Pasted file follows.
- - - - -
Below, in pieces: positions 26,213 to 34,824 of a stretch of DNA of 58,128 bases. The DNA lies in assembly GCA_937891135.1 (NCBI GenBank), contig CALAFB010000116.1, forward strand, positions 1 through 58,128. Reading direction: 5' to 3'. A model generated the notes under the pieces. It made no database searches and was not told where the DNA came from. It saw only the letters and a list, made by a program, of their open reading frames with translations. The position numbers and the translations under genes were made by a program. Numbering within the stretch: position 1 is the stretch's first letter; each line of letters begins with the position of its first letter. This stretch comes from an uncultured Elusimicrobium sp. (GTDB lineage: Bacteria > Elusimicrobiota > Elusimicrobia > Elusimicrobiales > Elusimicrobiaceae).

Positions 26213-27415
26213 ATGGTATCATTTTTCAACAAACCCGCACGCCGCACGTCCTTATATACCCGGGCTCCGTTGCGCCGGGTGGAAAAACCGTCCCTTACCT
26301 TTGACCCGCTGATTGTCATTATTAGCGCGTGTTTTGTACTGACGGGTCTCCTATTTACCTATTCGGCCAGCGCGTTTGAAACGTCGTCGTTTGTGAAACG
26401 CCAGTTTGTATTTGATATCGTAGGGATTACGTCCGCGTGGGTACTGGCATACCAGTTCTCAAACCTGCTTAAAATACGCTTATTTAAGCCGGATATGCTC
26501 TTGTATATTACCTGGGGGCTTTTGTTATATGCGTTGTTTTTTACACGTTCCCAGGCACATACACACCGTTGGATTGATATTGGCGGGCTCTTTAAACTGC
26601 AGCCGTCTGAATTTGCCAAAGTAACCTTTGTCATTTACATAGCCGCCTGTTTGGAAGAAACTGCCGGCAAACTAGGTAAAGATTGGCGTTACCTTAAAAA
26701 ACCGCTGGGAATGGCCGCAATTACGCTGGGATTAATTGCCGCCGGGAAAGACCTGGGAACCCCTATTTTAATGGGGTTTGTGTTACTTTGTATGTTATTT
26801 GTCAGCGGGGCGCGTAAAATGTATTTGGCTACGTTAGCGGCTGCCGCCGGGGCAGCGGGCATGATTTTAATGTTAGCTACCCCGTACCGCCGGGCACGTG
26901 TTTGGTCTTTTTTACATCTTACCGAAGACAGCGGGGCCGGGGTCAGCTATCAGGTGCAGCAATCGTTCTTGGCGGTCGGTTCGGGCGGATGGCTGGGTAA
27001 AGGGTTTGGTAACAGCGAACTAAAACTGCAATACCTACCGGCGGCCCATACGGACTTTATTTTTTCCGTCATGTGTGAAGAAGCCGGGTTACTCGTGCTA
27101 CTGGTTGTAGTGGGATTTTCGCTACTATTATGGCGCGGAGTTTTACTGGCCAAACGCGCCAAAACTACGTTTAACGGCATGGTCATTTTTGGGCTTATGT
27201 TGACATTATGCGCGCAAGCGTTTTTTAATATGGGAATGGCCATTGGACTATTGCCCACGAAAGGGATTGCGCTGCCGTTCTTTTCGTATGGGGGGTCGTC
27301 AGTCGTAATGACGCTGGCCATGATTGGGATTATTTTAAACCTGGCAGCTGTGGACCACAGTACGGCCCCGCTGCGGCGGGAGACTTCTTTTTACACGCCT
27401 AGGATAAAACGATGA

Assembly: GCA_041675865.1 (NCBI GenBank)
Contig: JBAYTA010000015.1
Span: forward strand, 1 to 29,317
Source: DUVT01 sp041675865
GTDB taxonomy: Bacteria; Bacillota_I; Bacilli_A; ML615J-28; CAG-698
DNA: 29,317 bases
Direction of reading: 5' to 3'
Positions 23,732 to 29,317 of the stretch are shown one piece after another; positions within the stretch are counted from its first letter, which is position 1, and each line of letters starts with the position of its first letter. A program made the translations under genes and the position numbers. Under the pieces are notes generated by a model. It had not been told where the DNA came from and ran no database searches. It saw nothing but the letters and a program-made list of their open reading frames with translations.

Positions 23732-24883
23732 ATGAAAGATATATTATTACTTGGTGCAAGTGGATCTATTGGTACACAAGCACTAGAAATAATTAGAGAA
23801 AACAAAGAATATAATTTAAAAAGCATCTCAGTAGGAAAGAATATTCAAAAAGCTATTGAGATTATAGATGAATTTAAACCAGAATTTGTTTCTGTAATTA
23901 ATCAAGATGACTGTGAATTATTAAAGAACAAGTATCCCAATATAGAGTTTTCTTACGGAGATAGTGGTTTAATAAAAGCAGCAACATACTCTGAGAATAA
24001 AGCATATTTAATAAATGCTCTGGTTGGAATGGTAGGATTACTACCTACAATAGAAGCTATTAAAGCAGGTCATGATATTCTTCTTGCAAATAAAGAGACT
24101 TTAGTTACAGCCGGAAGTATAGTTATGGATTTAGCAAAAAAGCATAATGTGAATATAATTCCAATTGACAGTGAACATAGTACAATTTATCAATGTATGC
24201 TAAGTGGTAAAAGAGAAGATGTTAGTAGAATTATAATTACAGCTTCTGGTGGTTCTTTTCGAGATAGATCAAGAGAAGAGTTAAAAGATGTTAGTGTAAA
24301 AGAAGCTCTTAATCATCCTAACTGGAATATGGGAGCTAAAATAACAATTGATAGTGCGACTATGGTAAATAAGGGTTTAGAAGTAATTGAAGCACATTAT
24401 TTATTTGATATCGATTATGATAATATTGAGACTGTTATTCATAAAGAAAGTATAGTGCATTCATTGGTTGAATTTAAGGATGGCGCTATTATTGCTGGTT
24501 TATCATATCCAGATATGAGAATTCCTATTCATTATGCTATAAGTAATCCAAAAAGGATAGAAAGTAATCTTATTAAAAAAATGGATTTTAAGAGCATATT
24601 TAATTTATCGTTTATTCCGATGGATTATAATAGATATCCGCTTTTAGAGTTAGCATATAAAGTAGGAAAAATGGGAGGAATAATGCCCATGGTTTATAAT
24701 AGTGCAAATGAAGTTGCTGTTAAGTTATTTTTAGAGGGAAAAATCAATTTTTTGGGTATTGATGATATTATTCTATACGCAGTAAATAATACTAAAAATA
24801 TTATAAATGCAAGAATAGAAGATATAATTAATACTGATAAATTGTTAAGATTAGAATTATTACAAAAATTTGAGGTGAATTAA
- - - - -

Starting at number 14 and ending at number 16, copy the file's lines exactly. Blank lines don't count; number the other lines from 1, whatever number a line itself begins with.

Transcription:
27301 AGTCGTAATGACGCTGGCCATGATTGGGATTATTTTAAACCTGGCAGCTGTGGACCACAGTACGGCCCCGCTGCGGCGGGAGACTTCTTTTTACACGCCT
27401 AGGATAAAACGATGA

Assembly: GCA_041675865.1 (NCBI GenBank)